A pancake (or hotcake, griddlecake, or flapjack) is a flat cake, often thin and round, prepared from a starch-based batter that may contain eggs, milk and butter and cooked on a hot surface such as a griddle or frying pan, often frying with oil or butter. In Britain, pancakes are often unleavened and resemble a crêpe. In North America, a leavening agent is used (typically baking powder). American pancakes are similar to Scotch pancakes or drop scones. Archaeological evidence suggests that pancakes were probably the earliest and most widespread cereal food eaten in prehistoric societies.
The pancake’s shape and structure varies worldwide. A crêpe is a thin Breton pancake of French origin cooked on one or both sides in a special pan or crepe maker to achieve a lacelike network of fine bubbles. A well-known variation originating from southeast Europe is a palačinke, a thin moist pancake fried on both sides and filled with jam, cheese cream, chocolate, or ground walnuts, but many other fillings—sweet or savoury—can also be used. When potato is used as a major portion of the batter, the result is a potato pancake. Commercially prepared pancake mixes are available in some countries.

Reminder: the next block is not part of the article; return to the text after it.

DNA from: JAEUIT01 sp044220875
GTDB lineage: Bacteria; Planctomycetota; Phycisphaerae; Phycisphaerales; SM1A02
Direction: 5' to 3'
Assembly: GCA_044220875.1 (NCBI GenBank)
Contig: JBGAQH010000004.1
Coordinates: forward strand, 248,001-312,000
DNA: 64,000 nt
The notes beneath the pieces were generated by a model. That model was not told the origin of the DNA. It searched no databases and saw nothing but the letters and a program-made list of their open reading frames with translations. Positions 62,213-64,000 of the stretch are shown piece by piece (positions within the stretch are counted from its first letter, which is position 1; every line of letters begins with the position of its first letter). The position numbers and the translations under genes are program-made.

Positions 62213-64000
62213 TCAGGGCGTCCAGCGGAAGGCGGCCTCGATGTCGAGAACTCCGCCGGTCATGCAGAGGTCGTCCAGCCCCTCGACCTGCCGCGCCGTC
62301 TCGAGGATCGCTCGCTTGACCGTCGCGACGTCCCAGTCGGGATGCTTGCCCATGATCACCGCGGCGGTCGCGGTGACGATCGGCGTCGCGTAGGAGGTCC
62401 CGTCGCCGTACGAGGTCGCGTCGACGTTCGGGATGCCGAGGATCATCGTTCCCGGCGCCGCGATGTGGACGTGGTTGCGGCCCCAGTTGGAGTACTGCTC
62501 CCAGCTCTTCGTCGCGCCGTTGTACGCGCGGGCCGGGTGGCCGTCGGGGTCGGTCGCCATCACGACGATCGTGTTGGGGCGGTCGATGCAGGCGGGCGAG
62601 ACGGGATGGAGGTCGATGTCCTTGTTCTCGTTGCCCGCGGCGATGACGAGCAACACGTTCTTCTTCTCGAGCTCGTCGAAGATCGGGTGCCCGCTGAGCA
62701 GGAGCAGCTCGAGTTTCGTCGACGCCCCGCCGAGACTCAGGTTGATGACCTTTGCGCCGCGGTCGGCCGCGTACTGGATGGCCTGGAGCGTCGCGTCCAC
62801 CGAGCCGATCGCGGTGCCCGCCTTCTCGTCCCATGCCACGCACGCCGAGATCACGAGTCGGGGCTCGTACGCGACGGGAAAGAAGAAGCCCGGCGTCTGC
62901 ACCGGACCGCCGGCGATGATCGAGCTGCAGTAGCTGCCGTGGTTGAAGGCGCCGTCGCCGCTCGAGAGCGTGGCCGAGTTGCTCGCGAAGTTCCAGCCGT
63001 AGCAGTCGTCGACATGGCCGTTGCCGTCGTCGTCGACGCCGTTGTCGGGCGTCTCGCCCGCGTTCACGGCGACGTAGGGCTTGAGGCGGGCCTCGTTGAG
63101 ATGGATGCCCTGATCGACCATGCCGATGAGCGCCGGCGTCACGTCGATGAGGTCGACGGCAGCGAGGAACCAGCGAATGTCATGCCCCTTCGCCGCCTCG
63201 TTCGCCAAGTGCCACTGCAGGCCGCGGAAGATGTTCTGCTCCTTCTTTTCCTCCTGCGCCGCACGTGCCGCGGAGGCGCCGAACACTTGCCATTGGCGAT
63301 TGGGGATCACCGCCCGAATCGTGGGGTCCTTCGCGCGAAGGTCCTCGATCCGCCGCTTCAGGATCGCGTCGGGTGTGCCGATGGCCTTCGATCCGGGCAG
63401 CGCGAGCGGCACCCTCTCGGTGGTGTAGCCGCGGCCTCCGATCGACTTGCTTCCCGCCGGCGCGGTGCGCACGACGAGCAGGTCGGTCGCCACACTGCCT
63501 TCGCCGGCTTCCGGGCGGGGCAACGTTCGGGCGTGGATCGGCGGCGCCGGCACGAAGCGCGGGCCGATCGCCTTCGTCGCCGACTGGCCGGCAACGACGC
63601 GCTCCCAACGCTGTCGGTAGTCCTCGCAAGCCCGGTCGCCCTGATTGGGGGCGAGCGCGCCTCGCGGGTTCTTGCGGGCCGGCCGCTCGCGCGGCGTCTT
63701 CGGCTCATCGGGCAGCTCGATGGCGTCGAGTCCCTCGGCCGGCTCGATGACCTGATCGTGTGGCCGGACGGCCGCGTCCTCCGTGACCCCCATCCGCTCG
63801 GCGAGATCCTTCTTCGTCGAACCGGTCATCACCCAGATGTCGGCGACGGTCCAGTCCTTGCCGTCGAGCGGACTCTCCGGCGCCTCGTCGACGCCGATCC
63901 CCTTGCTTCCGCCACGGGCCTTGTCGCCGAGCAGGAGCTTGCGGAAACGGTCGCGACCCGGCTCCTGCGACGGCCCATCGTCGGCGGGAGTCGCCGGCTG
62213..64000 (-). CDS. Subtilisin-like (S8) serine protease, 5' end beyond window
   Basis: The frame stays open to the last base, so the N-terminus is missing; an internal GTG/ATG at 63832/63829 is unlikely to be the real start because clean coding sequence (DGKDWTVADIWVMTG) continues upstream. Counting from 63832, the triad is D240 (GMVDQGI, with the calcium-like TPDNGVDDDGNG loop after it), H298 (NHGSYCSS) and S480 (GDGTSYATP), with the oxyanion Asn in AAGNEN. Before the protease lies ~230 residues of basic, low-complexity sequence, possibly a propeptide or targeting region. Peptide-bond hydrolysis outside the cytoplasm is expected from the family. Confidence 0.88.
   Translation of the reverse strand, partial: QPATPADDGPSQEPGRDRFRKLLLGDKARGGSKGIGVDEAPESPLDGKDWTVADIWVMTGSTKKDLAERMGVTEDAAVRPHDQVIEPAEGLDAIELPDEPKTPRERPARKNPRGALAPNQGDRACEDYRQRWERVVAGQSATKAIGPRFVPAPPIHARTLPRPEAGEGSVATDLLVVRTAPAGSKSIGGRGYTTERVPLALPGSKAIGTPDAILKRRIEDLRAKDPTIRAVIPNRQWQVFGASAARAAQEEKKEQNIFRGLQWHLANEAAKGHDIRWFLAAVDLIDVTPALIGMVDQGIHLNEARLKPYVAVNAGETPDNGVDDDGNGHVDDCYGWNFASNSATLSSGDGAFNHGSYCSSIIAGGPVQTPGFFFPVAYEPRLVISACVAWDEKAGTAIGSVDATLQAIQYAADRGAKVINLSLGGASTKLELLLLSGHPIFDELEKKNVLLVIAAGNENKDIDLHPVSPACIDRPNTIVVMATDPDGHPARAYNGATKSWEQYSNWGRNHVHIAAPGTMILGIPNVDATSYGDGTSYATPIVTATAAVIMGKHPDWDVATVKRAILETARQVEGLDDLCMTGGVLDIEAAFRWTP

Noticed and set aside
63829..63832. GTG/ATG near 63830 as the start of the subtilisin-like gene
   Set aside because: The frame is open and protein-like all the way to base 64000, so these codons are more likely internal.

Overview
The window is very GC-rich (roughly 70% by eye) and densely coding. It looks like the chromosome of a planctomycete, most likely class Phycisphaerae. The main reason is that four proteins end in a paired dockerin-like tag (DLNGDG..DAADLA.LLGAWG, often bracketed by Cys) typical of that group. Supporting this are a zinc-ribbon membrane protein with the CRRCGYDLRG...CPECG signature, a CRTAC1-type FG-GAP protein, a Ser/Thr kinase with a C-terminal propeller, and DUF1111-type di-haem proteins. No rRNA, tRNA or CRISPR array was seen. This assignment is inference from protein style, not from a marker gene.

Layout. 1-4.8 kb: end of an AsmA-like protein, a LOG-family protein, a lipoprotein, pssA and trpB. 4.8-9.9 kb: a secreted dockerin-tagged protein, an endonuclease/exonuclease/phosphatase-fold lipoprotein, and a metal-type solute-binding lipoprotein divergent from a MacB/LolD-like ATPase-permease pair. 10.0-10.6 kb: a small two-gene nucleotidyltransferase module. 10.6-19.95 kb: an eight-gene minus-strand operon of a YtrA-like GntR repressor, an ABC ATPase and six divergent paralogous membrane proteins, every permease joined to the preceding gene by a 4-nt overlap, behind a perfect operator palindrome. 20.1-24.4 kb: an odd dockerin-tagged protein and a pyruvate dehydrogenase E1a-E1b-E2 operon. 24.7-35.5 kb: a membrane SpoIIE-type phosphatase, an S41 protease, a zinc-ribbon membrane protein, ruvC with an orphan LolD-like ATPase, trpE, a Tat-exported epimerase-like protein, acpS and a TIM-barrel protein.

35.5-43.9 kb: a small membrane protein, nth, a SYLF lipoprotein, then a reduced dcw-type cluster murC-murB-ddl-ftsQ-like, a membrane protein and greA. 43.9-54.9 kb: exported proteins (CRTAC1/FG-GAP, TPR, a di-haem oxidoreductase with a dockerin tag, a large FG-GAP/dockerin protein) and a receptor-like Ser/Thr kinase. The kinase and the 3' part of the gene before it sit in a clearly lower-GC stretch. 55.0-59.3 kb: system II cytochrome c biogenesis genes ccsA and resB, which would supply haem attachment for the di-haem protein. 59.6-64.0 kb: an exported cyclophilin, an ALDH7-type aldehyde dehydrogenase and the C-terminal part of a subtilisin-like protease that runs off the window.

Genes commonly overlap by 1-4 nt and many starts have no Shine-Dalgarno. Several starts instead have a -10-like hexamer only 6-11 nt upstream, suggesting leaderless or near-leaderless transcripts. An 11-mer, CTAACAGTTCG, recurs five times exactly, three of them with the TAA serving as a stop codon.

Pancakes may be served at any time of the day with a variety of toppings or fillings including jam, fruit, syrup, chocolate chips, or meat, but in America they are typically considered a breakfast food. Pancakes serve a similar function to waffles. In Britain and the Commonwealth, they are associated with Shrove Tuesday, commonly known as “Pancake Day”, when, historically, perishable ingredients had to be used up before the fasting period of Lent.
“Sven ordered a stack of flapjacks with maple syrup, two strips of bacon, and an egg, sunny side up.”
A bar made of (though not limited to) rolled oats, butter, golden syrup, and brown sugar, baked in a tray.
A thin fried in a pan or on a griddle in oil or butter.
A kind of makeup, consisting of a thick layer of a compressed powder.
A type of throw, usually with a ring where the prop is thrown in such a way that it rotates round an axis of the diameter of the prop.
To make a pancake landing.
To collapse one floor after another.
To flatten violently.
a thin, flat cake of batter, fried on both sides in a pan and typically rolled up with a sweet or savoury filling
“crispy pancakes filled with cheese”
make-up consisting of a flat solid layer of compressed powder, used especially in the theatre.
(with reference to an aircraft) make or cause to make a pancake landing
“the plane landed, pancaking down on the runway”
flatten or become flattened
“Hurley’s car was pancaked”